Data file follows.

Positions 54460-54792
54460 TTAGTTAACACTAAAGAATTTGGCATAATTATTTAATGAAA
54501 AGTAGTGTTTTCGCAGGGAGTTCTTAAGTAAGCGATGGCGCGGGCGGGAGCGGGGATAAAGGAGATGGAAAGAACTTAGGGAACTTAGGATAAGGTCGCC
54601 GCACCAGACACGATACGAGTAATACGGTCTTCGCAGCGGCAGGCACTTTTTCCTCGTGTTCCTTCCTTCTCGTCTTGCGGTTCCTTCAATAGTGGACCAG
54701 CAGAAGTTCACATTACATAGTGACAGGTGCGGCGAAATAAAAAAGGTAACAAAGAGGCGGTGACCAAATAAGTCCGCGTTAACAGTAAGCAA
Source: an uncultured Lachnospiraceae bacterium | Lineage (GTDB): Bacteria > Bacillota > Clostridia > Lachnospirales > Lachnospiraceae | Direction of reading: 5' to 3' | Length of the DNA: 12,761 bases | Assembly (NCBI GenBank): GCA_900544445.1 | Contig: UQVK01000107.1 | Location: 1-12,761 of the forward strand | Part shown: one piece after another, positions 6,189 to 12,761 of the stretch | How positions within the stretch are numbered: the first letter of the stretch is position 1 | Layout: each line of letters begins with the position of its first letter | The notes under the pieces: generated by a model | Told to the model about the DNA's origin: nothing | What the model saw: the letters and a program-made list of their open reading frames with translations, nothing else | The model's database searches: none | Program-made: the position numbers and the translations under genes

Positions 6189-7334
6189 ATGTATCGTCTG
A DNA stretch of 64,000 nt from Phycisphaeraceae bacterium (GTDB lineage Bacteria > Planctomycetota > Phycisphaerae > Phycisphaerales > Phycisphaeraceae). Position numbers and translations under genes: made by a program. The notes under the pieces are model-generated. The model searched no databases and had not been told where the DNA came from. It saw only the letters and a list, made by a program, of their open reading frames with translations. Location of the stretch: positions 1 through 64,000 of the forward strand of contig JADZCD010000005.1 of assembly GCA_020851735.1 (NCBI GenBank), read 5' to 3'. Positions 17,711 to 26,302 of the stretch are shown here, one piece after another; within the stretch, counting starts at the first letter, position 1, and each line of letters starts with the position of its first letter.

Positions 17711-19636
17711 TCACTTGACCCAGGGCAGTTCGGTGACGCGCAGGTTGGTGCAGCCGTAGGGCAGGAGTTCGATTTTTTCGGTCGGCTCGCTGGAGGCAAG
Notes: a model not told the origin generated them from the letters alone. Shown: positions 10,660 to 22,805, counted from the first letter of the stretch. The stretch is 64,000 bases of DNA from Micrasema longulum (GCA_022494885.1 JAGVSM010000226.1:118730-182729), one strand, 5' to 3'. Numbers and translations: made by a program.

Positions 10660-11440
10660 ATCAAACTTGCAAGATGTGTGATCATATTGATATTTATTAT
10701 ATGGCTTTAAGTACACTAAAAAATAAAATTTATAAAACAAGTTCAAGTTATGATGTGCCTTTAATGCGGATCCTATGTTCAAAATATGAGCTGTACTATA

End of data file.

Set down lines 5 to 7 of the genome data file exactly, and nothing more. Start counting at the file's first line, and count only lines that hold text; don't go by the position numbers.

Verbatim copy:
54701 CAGAAGTTCACATTACATAGTGACAGGTGCGGCGAAATAAAAAAGGTAACAAAGAGGCGGTGACCAAATAAGTCCGCGTTAACAGTAAGCAA
Source: an uncultured Lachnospiraceae bacterium | Lineage (GTDB): Bacteria > Bacillota > Clostridia > Lachnospirales > Lachnospiraceae | Direction of reading: 5' to 3' | Length of the DNA: 12,761 bases | Assembly (NCBI GenBank): GCA_900544445.1 | Contig: UQVK01000107.1 | Location: 1-12,761 of the forward strand | Part shown: one piece after another, positions 6,189 to 12,761 of the stretch | How positions within the stretch are numbered: the first letter of the stretch is position 1 | Layout: each line of letters begins with the position of its first letter | The notes under the pieces: generated by a model | Told to the model about the DNA's origin: nothing | What the model saw: the letters and a program-made list of their open reading frames with translations, nothing else | The model's database searches: none | Program-made: the position numbers and the translations under genes

Positions 6189-7334